Two Decades After Siege, Sarajevo Still A City Divided
April 6 marks the 20th anniversary of the start of the Bosnian war and the siege of Sarajevo. It was the longest siege of a capital city in modern history, and produced the worst atrocities in Europe since World War II.
Over three-and-a-half years of war, 100,000 people were killed, and half of Bosnia's population of 4.4 million — made up of a plurality of Muslims — fled their homes.
NPR's Sylvia Poggioli covered the war and reports that today, despite the intervention of the international community, ethnic division is deeply entrenched in what some analysts describe as a failed state.
Even Sarajevo, the Bosnian capital, has its Occupy movement, consisting of dozens of tents outside the government building.
The protest is a rare example of ethnic unity — angry Muslim, Croat and Serb veterans demanding that the government respect its promise to pay them pensions.
Samir Causevic, a Muslim, vents his anger at the politicians.
"These are just liars sitting here. They want us to become thieves, to steal around to be able to get some food for our kids, just to feed them," Causevic says.
Darko Ninic is a Croat who fought to defend the city.
"The war was another time. We were all much younger and had to obey our leaders," Ninic says. "Now, we're all together in this struggle. We must not forget the war, but we have to move on."
Milovir Savic, a Serb who fired on the city from the surrounding hills, stands next to his former enemies.
"There's no winner in this war, and if the politicians continue like this, there's no future for us here," Savic says.
'First Reality Show In The Modern World'
Twenty years ago, Yugoslavia was falling apart. After war in Croatia, ethnic tensions exploded in Bosnia, another former province. Serbs — Bosnia's second-largest ethnic group — opposing independence opened fire on a peace demonstration in the capital, killing two women. That was the start of the war and of the siege of Sarajevo.
"We were the first reality show in the modern world," says theater director Haris Pasovic.
Like most Bosnians, the 50-year-old is still bitter that Western governments stood by for more than three years before intervening against Serbian forces.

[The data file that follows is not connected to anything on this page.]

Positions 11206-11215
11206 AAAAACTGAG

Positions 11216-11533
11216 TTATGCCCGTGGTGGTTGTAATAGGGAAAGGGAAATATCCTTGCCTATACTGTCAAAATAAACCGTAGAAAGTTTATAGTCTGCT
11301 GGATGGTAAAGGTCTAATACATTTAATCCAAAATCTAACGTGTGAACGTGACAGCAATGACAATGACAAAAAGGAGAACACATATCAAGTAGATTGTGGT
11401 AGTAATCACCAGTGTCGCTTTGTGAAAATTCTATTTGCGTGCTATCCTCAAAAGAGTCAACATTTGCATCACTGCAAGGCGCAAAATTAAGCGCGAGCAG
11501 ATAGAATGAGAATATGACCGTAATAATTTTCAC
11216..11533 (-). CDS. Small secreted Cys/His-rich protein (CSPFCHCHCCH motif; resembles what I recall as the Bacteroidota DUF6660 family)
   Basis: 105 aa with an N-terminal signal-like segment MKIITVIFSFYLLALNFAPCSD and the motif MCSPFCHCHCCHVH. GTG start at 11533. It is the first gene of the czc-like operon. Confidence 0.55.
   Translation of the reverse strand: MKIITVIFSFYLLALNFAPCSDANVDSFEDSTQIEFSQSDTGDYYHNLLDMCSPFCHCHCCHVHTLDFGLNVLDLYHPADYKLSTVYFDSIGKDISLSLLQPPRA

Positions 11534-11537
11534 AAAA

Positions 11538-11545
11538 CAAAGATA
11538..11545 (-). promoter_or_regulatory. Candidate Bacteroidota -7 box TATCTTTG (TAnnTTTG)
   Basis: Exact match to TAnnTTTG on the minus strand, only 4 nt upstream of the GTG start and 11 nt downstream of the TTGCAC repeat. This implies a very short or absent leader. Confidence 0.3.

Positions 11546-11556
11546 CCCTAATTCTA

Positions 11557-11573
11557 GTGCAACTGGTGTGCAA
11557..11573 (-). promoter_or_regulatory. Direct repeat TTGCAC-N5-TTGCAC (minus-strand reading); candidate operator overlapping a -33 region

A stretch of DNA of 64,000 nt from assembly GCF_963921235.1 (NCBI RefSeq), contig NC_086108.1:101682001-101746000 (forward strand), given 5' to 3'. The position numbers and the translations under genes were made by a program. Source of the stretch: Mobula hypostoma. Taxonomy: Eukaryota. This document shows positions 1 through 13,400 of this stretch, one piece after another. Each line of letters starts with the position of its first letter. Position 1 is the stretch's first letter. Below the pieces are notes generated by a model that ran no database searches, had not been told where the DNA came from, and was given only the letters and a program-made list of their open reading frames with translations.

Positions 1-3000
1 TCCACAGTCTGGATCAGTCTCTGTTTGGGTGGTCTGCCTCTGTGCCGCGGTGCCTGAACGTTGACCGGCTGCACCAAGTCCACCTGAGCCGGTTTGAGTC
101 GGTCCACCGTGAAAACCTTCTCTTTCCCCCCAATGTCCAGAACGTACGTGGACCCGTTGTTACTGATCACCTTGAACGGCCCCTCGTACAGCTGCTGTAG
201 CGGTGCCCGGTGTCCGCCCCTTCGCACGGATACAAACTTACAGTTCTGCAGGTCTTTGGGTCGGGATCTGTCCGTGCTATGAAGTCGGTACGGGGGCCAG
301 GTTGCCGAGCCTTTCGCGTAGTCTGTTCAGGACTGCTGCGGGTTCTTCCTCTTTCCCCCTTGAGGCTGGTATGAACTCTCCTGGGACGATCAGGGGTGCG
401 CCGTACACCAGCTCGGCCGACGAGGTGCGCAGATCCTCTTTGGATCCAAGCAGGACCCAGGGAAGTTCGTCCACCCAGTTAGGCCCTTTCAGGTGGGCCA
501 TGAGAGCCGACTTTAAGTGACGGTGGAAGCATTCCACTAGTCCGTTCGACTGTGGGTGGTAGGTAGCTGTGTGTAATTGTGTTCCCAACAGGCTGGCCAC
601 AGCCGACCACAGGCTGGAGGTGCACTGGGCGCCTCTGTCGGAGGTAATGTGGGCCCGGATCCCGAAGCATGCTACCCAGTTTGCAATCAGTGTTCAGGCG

"Viewers around the globe could watch live people in Sarajevo being murdered or starved, people killed on the street, people going for miles to collect some water," he says.
Sarajevo was inexplicable: a medieval-like siege in late 20th-century Europe, its citizens locked in as Serbs fired cannons at schools, libraries and hospitals, while snipers took aim at people gathering water or attending funerals.
Over 44 months, more than 11,000 people were killed and 50,000 wounded.
Today, Besieged By Politicians
For the survivors, the siege remains the defining moment of their lives. And for many who were children, it was not always a nightmare.
"A lot of people don't believe it, but we as kids had a lot of fun," says Yusuf Hadzic, a 28-year-old who works at a DVD store in Sarajevo's new shopping mall.
"I often played in the park with the dogs of the special units, then we stole the dog food [to eat]," he says.
"But it was tasty, really," he says, adding that they had no meat.
Today, paradoxically, Hadzic feels besieged in a different way — this time by politicians who use ethnic divisions to stay in power
"All of them push their religion like a shield but in the background fill up their pockets," he says. "That is the worst thing that could happen to this country."
International watchdogs say Bosnia today has one of the highest government corruption rates in Europe and its economy is in shambles. Unemployment is at more than 40 percent, and a major source of revenue is remittances from Bosnians abroad.
Hopes For Restoring Multi-Ethnic Tapestry?
But Bosnia's major problem, analysts say, is division along ethnic lines. Those divisions are endorsed by the country's constitution and enshrined in the 1995 Dayton peace accord.
Srecko Latal, an analyst with the International Crisis Group, says the country is divided into virtual mono-ethnic enclaves.
The Dayton accord split Bosnia into two semi-autonomous entities, a joint Muslim-Croat federation, and what is called the Serbian republic. Together, the two entities form Bosnia, which has a three-way rotating presidency — with one president for each ethnic group.
Affiliation to one of the three constituent groups — Muslim, Croat and Serb — is a requirement for election to the presidency and many other offices. This means that minorities — for example, Roma and Jews — are barred from running for the Bosnian presidency.
"Radical nationalist ethnic rhetoric has been a proven recipe for winning elections, and many politicians have been winning elections since the end of the war this way," Latal says.
Even education is strictly segregated. Children from different ethnic groups — often in the same building — follow totally separate curricula.
Ahmet Alibasic, a professor at the University of Sarajevo's Faculty of Islamic Studies, says the result is that today, most Muslim, Croat and Serb children are totally ignorant about each other.
"I must admit I am a bit worried, because many of the causes of the conflict are still there," Alibasic says. "Given the wrong combinations of conditions and circumstances, they might produce another conflict."
Hopes of restoring Bosnia's prewar multi-ethnic tapestry have proved elusive. Many Bosnians hope that commemorating the 20th anniversary of the start of the war will revive international attention and stimulate efforts to build a more inclusive society.
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